Academic journal article Romance Notes

Scientia Stellarum: Montaigne on Astrological Knowledge (A Note on the Apology for Raymond Sebond)

Academic journal article Romance Notes

Scientia Stellarum: Montaigne on Astrological Knowledge (A Note on the Apology for Raymond Sebond)

Article excerpt

The purpose of this note is to draw attention to a page of Montaigne's Essais almost systematically neglected by scholars (Rancoeur 539), in which the French philosopher deals with astrology and the legitimacy of astrological divination. In this paper we would like to highlight the uniqueness of Montaigne's position in the context of late fifteenth-century criticism of astrological science, and put forward a hypothesis about its origins.

The passage we will analyze appears at the very beginning of the most renowned chapter of the Essais (II, 12), the Apology for Raymond Sebond. The argument has, so to speak, an onion-like structure, with two layers of rhetorical development surrounding a core philosophical statement. Montaigne is mocking the pretensions of human reason which claim the privilege of arguing about the nature and the action of stars and planets. By what right does man dare to compare his weak condition to heavenly realities? "Poor little wretch! What is in man worthy of such a privilege?" In order to subvert human presumption Montaigne proposes that his reader undertake an exercise of consideration, or rather, according to the conceptual pair established by Saint Bernard, an exercise of contemplation and consideration. Montaigne therefore asks us to consider and contemplate a double spectacle: on the one hand, the nature of the heavenly bodies and on the other hand, their dominion over us, which seems to be all-powerful and limitlessly pervasive.

A considerer cette vie incorruptible des corps celestes, leur beaute, leur grandeur, leur agitation continuee d'une si juste regle: cum suspicimus magni caelestia mundi/ Templa super, stellisque micantibus Aethera fixum,/ Et venit in mentem lunae solisque viarum [Lucretius, de rerum natura V: 1203J; A considerer la domination et puissance que ces corps-la ont, non seulement sur nos vies et conditions de notre fortune, facta etenim et vitas hominum suspendit ab astris ... [Manilius, Astronomica III: 58J Mais sur nos inclinations memes, nos discours, nos volontes--qu'ils regissent, poussent et agitent a la merci de leurs influences, selon que note raison nous l'apprend et le trouve, speculataque longe/ Deprendit tacitis dominantia legibus astra,/ Et totum alterna mundum ratione moveri,/ Fatorumque vices certis discernere signis ... [Manilius, Astronomica I: 62-65J A voir que non un homme seul, non un Roi, mais les monarchies, les empires, et tout ce bas monde se meut au branle des moindres mouvements celestes: Quantaque quam parvi faciant discrimina motus: Tantum est hoc regnum, quod regibus imperat ipsis ... [ Manilius, Astronomica i: 57, IV: 93J. (Montaigne, Essais 2: 188-89)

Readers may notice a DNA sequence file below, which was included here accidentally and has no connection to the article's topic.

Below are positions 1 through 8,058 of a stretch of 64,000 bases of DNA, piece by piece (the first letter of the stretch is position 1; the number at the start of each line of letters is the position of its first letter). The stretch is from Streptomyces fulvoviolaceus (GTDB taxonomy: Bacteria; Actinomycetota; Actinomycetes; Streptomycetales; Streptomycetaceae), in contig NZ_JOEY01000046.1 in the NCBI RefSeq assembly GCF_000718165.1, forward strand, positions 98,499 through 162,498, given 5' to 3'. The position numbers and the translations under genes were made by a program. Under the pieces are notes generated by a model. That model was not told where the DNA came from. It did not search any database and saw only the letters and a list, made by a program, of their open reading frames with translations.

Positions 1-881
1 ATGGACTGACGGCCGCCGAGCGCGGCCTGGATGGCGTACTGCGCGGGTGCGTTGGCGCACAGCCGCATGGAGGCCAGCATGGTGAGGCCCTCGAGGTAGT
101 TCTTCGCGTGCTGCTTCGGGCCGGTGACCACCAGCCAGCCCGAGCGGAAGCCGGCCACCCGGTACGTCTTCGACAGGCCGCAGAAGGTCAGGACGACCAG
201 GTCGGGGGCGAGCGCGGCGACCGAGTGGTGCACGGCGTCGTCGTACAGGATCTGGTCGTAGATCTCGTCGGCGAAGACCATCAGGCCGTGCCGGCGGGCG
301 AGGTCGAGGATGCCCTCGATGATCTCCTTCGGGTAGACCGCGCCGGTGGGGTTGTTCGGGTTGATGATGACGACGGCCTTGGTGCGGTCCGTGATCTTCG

The contemplative exercise leads, in the final lines of the passage in question, to a harsh refutation of all human discourse about the stars:

Pourquoi les privons-nous d'ame, et de vie, et de discours? y avons-nous reconnu quelque stupidite immobile et insensible, nous qui n'avons aucun commerce avec eux, que d'obeissance? Dirons nous que nous n'avons vu en nulle autre creature qu'en l'homme l'usage d'une ame raisonnable? Et quoi, avons-nous vu quelque chose semblable au soleil? Laisse-il d'etre, par ce que nous n'avons rien vu de semblable? et ses mouvements d'etre, parce qu'il n'en est point de pareils? Si ce que nous n'avons pas vu n'est pas, notre science est merveilleusement raccourcie. Quae sunt tantae animi angustiae [Cicero, De natura deorum I, XXI, 88]. Sont-ce pas des songes de l'humaine vanite, de faire de la Lune une terre celeste, y songer des montagnes, des vallees, comme Anaxagoras? y planter des habitations et demeures humaines, et y dresser des colonies pour notre commodite, comme fait Platon et Plutarque? et de notre terre en faire un astre eclairant et lumineux? (Essais 2: 190)

When men expound assertively about their nature, denying heavenly bodies can have a soul, a life or a form of intelligence, (1) when philosophers claim that stars have no reason, on the pretext that this is the particular prerogative of human beings, or finally, when we envisage other planets as duplicates of Earth, (2) human reason is simply exhibiting its vain presumption of stubbornly subjecting the essence and the principles of celestial bodies to the limits of its own "science. …

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